In fact, recent behavior by US allies supports the view that they are now less constrained in their use of repression than they were in the past. The Saudi assassination of journalist Jamal Khashoggi, for example, illustrates this lifting of constraints. After the assassination, Trump contradicted US intelligence reports on Saudi Arabia’s responsibility, stating, “[I]t could very well be that the [Saudi] Crown Prince had knowledge of this tragic event—maybe he did and maybe he didn’t!” To be clear, this assassination might still have occurred under prior administrations, but it is worth asking whether it would have been carried out so blatantly and whether prior administrations would have exonerated the killing publicly. The Saudi prince has reason to be less worried about the US response than ever before.
In Morocco, the arrest of journalist Hajar Raissouni on charges of abortion was part of a recent, larger crackdown on independent journalists. The Moroccan state has repressed journalists in the past, but the high visibility of these arrests suggests that there is less concern about the international ramifications of restricting free speech. The same could be said for the al-Sisi regime in Egypt—prior administrations might have curtailed the worst abuses of the regime by adding a potential cost to the leadership’s calculus as it considered the utility of repression. Bahrain, too, has resorted to repression more frequently since Trump’s election. Unlike Obama, Trump has been reluctant to tie arms sales to Bahrain to its human rights record.
While Trump’s rhetorical embrace of regional authoritarians may encourage repression among US allies, it may be either inconsequential or beneficial to regime opponents in non-allied states. In places like Algeria, where protesters were unlikely to anticipate US support under any administration, the rhetorical shift may be inconsequential. In Syria, it is difficult to imagine that Bashar al-Assad would have acted differently if Trump had been president at the time—with regime survival at stake, the use of repression was overdetermined.
The Limits of Repression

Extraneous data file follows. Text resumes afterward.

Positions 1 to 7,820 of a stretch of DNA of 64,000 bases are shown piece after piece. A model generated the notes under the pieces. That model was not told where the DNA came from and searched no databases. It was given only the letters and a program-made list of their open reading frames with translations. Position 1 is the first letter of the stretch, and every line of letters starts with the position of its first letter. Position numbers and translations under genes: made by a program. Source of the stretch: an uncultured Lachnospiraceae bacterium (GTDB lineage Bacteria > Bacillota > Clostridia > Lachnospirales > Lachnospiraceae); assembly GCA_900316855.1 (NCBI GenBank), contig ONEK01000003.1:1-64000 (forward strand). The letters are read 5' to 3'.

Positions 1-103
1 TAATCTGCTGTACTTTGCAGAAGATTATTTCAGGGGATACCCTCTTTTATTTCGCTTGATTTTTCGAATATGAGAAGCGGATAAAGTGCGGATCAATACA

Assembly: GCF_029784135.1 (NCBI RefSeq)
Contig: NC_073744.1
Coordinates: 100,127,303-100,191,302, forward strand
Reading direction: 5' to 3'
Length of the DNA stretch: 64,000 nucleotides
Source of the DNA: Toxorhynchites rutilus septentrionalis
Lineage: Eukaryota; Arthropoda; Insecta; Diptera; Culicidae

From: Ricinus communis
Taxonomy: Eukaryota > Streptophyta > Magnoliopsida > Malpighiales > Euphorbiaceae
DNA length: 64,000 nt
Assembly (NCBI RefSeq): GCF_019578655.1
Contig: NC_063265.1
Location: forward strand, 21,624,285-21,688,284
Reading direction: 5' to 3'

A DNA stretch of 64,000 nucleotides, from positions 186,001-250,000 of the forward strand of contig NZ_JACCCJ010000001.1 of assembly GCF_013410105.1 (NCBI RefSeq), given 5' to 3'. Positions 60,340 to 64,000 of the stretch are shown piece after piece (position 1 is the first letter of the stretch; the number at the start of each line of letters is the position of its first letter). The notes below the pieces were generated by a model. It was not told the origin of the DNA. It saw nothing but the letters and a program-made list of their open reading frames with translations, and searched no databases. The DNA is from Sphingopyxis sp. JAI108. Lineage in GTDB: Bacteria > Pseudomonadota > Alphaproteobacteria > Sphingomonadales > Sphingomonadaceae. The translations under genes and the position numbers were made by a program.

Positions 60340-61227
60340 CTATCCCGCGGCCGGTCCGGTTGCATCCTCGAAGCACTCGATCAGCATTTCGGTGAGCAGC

Although the current environment may embolden autocrats, the recent uptick in repression has not succeeded in stifling calls for change. Remarkably, repression in places like Iraq, Algeria and Sudan has not stopped protests from growing, even when it appears that no one is coming to aid these movements. Repression no longer appears to be as effective as it was immediately after the 2011 uprisings.
Recent academic studies help explain why repression can backfire. Elizabeth Nugent has demonstrated that widespread repression increases solidarity and unity among opposition groups. Protesters are also capable of learning from repression and adopting tactics to counter police action or reduce the visibility of their actions. While repression may work in the short term, over the long term it can be counter-productive—for example, the repression of activists in Morocco motivated their friends and family members to join protests even years after the repression had occurred.
An environment that encourages repression may thus not work to autocrats’ advantage. The growth of protest in 2019 despite the use of repression suggests that regional leaders need to take calls for reform seriously. The Trump administration’s unconditional support for its regional allies is similarly short-sighted. Long-term regime stability, which is crucial if the United States is to have reliable regional allies, should not be built on repression, but rather on confronting the root causes of popular protests such as corruption, underemployment and the monopolization of state resources by the region’s increasingly repressive elite.